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The King of Dinosaurs

Human Origins Gallery

Discover a new "Lucy"
  • WhereKirtland Hall of Prehistoric Life
The new Human Origins Gallery explores the evolution of various early human ancestor species and outlines the physical changes through time leading to modern humans. The exhibition is organized into seven thematic stages based on milestones.

One of the most up-to-date human evolution galleries in the world, the exhibit will include casts of early human ancestor fossils currently under active research. Starting with our place in nature as primates, the gallery traces the entire journey we have traveled for almost 6 million years to become who we are today—a large-brained animal living in a digital age.

Lucy will greet visitors, serving as the focal point of the gallery with two brand-new versions of her reconstruction—lifelike and skeletal—on display. In preparation for the new exhibit, Museum artisans sculpted skeletal elements, cast 102 pieces in resin and painstakingly assembled the mount of the famous partial skeleton. The articulated mount reflects current knowledge of the individual's anatomy based on new fossil evidence. It features a newly sculpted and reshaped rib cage handcrafted from foam and a spine that more accurately represents the curvature of the lower back.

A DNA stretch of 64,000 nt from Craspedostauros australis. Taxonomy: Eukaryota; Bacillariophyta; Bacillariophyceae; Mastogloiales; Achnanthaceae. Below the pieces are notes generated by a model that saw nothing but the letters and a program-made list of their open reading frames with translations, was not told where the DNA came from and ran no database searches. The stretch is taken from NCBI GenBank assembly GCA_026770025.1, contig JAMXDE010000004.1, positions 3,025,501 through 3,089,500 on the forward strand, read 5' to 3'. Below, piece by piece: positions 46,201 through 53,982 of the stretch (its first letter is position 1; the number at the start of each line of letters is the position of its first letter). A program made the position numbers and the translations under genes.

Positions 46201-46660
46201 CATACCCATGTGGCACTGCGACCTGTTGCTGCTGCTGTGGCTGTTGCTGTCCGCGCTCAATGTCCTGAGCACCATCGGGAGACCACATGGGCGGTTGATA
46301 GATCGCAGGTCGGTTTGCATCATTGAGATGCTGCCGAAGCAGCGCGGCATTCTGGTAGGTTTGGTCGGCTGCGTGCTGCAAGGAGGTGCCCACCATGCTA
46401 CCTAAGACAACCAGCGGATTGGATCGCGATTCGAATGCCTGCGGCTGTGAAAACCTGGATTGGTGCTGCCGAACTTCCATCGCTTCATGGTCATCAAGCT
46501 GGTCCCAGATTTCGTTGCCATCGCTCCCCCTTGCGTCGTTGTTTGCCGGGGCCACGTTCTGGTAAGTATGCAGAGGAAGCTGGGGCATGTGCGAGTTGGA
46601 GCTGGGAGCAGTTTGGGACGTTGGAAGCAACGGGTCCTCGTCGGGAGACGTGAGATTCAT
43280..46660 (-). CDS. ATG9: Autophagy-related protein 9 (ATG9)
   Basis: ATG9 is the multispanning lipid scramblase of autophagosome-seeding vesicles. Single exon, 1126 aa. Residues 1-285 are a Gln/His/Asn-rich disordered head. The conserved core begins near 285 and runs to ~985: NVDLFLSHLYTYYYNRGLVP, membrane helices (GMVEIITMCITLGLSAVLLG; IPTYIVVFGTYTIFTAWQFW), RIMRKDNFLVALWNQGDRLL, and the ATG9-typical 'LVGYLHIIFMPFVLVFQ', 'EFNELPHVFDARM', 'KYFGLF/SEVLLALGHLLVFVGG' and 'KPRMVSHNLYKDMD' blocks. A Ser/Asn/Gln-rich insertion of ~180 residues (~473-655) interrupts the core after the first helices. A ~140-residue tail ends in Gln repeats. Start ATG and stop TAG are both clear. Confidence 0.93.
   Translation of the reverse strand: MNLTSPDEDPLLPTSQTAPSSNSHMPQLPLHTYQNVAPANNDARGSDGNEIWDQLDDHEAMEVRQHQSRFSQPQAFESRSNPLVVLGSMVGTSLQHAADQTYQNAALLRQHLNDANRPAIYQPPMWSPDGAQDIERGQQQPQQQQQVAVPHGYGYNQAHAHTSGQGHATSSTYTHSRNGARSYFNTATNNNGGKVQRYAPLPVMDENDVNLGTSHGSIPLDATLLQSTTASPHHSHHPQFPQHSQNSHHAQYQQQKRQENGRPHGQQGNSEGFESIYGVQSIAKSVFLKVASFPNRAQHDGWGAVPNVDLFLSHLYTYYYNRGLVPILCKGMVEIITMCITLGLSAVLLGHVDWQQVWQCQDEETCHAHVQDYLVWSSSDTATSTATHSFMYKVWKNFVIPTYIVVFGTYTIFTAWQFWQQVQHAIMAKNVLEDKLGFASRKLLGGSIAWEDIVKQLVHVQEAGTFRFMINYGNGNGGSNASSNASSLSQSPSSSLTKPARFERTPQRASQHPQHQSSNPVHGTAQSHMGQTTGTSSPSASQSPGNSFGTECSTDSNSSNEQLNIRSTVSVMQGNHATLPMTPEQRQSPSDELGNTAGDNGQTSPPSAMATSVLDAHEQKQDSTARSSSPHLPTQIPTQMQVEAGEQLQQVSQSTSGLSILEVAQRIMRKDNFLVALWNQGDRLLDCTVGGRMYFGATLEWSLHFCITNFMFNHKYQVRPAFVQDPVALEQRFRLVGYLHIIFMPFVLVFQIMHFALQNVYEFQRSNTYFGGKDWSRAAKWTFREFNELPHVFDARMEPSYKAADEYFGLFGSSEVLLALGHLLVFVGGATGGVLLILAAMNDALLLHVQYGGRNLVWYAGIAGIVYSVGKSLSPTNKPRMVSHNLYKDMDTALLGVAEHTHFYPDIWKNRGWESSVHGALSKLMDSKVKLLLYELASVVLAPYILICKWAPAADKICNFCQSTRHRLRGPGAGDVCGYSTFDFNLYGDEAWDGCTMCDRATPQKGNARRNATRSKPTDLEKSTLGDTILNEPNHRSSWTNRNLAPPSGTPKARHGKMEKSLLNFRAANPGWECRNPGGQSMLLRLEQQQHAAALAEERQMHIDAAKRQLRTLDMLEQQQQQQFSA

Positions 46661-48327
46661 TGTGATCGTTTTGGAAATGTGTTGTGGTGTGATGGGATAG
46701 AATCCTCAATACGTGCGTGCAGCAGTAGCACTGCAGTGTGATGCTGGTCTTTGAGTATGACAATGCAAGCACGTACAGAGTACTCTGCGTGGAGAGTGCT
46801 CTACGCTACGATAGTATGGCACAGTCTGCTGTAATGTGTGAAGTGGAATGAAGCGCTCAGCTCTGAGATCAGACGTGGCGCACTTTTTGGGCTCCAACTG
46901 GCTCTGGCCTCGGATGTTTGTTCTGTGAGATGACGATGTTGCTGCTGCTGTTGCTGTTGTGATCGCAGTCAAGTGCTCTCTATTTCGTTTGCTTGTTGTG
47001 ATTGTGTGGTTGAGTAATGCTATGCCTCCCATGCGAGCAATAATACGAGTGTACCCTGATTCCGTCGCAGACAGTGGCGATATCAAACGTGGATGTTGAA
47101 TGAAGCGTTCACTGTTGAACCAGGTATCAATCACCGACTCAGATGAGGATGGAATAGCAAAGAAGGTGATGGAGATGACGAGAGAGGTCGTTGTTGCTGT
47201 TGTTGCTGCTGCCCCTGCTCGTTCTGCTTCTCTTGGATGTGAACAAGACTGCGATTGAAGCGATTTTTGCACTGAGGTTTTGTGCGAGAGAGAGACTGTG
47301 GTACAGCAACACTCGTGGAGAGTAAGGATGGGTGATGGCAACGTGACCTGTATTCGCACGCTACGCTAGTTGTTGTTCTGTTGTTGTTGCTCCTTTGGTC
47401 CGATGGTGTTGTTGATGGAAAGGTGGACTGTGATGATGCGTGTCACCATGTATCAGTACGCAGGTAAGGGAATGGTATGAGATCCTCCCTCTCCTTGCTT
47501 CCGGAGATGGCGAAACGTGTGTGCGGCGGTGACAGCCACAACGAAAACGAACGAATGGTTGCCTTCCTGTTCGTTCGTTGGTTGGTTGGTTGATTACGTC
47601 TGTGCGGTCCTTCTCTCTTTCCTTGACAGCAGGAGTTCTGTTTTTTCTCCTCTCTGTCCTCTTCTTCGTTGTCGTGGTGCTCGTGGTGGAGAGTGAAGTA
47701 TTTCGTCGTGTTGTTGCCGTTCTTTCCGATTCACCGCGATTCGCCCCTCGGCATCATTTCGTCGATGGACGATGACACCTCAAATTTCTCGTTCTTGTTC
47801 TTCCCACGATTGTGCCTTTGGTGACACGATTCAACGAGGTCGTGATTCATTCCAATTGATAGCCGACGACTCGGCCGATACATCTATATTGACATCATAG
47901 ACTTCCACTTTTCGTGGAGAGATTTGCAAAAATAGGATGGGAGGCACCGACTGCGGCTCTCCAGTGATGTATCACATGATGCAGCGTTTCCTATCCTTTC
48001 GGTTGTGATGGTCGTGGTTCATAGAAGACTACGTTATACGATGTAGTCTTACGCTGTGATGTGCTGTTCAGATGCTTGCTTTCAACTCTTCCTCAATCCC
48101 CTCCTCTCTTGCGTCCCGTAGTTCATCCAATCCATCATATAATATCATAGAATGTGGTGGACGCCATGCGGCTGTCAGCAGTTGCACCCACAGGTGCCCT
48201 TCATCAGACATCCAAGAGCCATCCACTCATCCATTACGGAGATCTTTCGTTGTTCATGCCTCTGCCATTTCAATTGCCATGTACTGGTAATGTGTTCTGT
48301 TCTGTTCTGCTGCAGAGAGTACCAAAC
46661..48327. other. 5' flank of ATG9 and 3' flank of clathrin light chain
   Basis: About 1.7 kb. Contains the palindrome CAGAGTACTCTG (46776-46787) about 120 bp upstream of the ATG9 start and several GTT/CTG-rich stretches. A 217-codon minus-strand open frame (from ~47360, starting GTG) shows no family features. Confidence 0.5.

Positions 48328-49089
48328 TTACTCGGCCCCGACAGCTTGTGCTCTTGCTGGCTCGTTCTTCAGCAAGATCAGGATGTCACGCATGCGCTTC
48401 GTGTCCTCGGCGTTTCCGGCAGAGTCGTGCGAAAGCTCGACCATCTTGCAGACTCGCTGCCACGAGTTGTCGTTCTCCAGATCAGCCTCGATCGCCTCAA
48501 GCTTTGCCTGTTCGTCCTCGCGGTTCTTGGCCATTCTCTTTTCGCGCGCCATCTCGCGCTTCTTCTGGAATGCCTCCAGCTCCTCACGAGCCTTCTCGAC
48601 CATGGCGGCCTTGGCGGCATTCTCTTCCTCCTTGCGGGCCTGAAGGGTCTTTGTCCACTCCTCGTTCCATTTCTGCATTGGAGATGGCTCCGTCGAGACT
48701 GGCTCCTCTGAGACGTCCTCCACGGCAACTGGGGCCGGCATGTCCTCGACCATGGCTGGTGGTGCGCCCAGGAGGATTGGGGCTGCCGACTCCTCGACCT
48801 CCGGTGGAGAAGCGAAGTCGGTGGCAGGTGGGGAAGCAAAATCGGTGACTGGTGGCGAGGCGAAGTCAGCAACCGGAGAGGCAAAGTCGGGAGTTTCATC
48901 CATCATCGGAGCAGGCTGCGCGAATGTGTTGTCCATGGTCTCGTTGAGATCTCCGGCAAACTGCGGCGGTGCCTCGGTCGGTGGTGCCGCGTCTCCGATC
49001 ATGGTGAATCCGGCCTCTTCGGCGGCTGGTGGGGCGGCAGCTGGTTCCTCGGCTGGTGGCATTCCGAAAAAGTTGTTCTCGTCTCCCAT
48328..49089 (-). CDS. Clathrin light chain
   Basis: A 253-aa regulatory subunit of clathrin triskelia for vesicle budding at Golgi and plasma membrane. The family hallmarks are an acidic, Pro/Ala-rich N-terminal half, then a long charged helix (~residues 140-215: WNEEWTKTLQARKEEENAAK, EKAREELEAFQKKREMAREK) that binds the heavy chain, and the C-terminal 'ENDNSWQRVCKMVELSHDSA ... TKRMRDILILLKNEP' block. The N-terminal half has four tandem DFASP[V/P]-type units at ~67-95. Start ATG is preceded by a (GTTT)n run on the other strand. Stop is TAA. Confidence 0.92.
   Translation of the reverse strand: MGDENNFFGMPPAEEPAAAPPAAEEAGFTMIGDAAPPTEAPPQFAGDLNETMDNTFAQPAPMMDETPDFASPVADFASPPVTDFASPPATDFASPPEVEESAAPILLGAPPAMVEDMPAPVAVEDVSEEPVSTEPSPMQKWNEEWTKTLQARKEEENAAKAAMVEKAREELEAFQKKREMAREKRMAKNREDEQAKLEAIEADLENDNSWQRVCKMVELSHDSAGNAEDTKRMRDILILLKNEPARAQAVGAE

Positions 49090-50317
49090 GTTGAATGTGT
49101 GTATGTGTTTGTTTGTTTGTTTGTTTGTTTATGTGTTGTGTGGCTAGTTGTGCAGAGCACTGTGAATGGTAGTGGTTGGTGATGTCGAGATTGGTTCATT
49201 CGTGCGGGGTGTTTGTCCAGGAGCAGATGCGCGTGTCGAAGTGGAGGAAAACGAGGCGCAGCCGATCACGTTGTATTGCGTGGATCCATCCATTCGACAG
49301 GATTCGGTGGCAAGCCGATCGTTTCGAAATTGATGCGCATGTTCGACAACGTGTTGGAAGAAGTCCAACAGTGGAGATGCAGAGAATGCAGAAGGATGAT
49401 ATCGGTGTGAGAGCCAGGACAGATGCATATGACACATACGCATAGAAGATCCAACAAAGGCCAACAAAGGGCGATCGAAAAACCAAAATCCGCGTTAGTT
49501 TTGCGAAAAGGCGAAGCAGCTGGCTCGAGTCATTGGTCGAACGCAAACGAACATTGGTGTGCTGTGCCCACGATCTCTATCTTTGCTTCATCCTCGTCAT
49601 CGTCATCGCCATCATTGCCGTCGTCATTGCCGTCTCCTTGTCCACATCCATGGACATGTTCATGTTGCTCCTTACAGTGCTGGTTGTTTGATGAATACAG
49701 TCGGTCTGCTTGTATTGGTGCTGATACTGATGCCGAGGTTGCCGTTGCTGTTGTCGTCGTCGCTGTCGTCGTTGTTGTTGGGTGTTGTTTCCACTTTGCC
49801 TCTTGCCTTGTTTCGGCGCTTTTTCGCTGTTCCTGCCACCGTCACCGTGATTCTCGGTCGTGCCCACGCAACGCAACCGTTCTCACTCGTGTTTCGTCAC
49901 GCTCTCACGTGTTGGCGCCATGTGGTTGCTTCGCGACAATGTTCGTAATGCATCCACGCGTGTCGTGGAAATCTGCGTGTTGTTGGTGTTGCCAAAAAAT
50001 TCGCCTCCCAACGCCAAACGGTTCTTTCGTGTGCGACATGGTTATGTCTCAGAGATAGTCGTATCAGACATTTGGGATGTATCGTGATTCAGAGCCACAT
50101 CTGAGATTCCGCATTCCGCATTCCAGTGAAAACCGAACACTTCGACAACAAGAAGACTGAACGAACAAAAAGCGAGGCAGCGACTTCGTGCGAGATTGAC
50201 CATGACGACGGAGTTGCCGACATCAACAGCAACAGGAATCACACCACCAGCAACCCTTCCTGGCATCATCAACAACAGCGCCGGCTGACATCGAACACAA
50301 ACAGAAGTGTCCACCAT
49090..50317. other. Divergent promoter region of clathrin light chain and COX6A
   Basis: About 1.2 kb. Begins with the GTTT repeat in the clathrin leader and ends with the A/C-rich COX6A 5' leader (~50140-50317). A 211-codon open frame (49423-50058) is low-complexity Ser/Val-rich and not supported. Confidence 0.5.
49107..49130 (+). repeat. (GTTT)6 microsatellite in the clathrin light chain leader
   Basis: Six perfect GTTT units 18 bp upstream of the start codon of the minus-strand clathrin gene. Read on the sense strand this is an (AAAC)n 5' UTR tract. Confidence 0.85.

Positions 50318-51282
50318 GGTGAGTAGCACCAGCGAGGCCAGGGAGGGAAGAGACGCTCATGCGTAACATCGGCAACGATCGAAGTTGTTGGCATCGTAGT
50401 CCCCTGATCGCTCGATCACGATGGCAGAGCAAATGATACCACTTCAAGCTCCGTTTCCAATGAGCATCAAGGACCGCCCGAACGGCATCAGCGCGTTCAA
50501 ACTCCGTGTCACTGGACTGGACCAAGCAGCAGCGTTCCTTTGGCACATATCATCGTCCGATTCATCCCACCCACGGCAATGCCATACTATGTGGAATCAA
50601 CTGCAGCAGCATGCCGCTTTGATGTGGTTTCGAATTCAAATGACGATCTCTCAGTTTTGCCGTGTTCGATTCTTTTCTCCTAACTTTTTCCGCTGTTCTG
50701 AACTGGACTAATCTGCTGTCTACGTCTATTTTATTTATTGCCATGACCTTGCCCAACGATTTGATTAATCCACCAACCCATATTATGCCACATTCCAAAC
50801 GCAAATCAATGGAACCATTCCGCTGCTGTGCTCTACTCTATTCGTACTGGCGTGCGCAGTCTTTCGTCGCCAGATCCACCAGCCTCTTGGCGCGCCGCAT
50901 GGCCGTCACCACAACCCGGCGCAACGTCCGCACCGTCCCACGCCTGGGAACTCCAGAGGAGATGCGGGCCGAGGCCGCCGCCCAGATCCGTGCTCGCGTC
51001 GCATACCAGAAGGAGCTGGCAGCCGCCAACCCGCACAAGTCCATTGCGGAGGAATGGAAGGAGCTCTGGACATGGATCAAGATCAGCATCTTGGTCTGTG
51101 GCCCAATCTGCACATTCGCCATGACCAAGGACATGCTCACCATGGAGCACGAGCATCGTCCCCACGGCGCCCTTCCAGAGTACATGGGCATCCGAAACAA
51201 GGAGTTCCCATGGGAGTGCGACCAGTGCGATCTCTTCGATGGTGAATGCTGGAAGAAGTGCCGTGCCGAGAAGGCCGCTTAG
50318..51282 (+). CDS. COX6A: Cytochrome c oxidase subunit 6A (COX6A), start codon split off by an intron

Sharing the spotlight with the new Lucy skeletal mount will be a strikingly lifelike sculpture created by internationally renowned paleoartist John Gurche. This fully "fleshed-out" model details the muscular build and facial features of the upright walking Lucy. The award-winning artist sculpted the work in clay from the Museum's skeleton cast, then molded and cast the piece in silicone. It was then painted and implanted with natural-looking eyes and hair.

Overall, the Human Origins Gallery features more than 40 specimens, including fossil casts. Among the key specimens is a cast of "Kadanuumuu," a specimen of Lucy's species recently discovered by an international team led by Museum curator of physical anthropology Dr. Yohannes Haile-Selassie that is still under active research. In addition to specimen displays, visitors can engage in hands-on and media-based interactive exhibits.